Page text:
So much for the Jessica and Elizabeth Wakefield of Sweet Valley High and their “perfect size six.”

In today’s world, that’s practically considered plus-size.

Even ex-supermodel Tyra Banks admitted that if she were just starting out today in modeling, she would not have made it.

Beauty, of course, comes in all shapes and sizes.

But manipulating young minds into believing that beauty is only legitimate if it can fit into a pair of size zero jeans is problematic.

When are we going to stop this trend of female attractiveness being defined as smaller and smaller, as taking up as little space as possible?

We are very well on our way to disappearing.

#4: Now: Cyberbullying, Then: Bullying

On a Friday night in 1991, my friend Keely convinced my friend Katie to call me and talk smack while Keely listened in on the other line in the hopes that I would say horrible, evil things about her and reveal my true tween nature.

Well, it worked.

I hung up the phone and cried to my mom about how deceitful she was, convinced that my life was over.

And was that bad?


But the difference between bullying now and bullying then, however, is that now we have that wonderful love-it-but-hate-it invention called the Internet. And cell phones equipped with text messaging. And Twitter, Facebook, and on and on.

In 1991, I cried and had my pity party, but then a few hours later, I recovered and went to watch Clarissa Explains It All, freed from the oppressive tyranny for at least the weekend.

Teens nowadays don’t have that freedom.

They  can criticize each other ‘round the clock, all the while cowardly hiding behind the glows of their laptop or iPhone screens, until something they’ve said causes lasting damage, or worse.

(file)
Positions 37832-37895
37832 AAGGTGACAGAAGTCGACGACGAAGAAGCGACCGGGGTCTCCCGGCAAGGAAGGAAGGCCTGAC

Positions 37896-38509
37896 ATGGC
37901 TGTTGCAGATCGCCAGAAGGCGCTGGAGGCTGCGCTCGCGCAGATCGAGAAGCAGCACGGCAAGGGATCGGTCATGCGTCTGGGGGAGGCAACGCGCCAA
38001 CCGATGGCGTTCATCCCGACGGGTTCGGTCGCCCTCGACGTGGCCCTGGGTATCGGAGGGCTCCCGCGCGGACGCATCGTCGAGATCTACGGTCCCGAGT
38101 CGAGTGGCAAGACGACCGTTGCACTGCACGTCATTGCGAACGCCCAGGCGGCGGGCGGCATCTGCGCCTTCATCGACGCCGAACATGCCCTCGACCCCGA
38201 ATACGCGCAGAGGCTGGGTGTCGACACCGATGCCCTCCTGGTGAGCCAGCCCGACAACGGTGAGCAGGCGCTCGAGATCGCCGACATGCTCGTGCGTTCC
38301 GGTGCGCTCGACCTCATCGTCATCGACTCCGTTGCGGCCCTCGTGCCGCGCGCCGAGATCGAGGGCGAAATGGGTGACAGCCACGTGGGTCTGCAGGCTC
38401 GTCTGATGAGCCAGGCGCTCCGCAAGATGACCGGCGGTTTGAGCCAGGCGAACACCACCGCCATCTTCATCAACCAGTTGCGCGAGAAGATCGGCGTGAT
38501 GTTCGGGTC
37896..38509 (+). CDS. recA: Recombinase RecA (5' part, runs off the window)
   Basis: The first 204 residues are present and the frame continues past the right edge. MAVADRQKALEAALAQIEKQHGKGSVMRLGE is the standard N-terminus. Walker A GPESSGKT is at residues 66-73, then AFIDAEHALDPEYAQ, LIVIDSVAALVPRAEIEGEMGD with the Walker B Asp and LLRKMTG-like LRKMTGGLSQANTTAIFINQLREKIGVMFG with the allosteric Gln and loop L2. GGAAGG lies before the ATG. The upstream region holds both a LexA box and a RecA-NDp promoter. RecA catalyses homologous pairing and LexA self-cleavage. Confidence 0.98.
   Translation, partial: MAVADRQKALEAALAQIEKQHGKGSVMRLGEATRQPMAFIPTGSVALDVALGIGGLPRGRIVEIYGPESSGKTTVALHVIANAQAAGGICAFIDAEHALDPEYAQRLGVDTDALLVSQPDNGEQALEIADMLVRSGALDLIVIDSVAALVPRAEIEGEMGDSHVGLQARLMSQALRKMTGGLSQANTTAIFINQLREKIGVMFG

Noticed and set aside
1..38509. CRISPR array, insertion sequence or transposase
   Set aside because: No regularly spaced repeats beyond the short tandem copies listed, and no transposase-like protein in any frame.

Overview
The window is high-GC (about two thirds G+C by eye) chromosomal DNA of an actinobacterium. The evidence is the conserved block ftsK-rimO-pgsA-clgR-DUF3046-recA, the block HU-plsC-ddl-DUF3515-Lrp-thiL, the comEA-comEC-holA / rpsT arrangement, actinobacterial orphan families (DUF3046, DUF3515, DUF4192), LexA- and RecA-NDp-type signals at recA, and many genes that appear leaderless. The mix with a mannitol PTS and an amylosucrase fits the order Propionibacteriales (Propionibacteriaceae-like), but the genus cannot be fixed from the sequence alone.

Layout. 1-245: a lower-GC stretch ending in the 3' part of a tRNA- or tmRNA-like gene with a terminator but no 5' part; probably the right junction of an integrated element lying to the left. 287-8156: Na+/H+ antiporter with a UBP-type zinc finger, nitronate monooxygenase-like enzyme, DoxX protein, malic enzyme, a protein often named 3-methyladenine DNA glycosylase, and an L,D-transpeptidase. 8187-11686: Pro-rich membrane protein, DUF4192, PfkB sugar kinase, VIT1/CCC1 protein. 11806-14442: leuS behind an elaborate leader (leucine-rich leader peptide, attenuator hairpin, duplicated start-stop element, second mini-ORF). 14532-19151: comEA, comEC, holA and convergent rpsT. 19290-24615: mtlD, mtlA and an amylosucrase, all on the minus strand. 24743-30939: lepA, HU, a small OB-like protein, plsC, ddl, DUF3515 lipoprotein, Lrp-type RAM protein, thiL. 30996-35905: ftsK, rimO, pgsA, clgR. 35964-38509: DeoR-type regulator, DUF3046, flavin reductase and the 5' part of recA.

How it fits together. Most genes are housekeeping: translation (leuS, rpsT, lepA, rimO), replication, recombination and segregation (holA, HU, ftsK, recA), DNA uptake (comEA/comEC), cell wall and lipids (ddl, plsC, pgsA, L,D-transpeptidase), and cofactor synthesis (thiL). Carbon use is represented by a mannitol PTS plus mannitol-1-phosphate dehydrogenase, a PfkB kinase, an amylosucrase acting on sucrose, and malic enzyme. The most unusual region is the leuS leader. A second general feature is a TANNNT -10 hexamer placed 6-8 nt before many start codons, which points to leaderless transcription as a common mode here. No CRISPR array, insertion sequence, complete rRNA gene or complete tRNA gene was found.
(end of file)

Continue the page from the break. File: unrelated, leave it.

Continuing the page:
As an adult, it’s easy to dismiss bullying as “hijinks” or “a phase.”

What’s difficult to understand is that unlike us, these kids get no break from the relentless torture. No evenings or weekends free from the harassment. Just by logging into their Twitter account on a random Monday night, they might see a message that says, “Hey, fat, stupid slut. How’s it goin’?”

And it eats away at them. Every day. Little by little.

At age 12 or 15 or even 18, some don’t have the foresight to see that they will have a future that won’t be dominated by constant bullying. And that’s enough to drive someone over the edge.

#5: Now: Perfection Required, Then: Do Your Best

Girls today feel the need to be perfect in every way – physically, academically, morally, you name it.

When I was in high school, it was enough to do your best. Get into a decent school, but don’t worry if you don’t get into a top school. Just be yourself; boys will like you no matter what.

When I was a teen, of course we still dated, but oftentimes, it was on the way out of adolescence.

You ask a teens today if they’ve ever been on a date, and they look at you like, “Okay, 1950s woman,” followed by an eye roll.

Teens today participate in Hook-Up Culture, where they make out or have sex hoping that their partners will consider them worthy enough to be in a relationship with, which can be messy stuff.

And that’s not to say that young women can’t wield their sexual prowess at will, but it’s important to note the pressure for them to “grow up too fast” – to become adults (or adult-like) before they even have the cognitive function to think through their choices.


With all of these demands on the average teen girl, it’s hard to know where to begin.

If you’re a parent, friend, aunt, cousin, or mentor of a tween or teen girl, I encourage you to seek out resources to help your teen better navigate this turbulent time in their lives.

Here are some below:

What are some ways in which t(w)een girl culture today differs from your own experience of adolescence? And in what ways can we combat it?


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Shannon Ridgway is a Contributing Writer to Everyday Feminism from the great flyover state of South Dakota (the one with the monument of presidential heads). In her free time, Shannon enjoys reading, writing, jamming out to ’80s music and Zumba, and she will go to great lengths to find the perfect enchilada. Follow her on Twitter@sridgway1980. Read her articles here.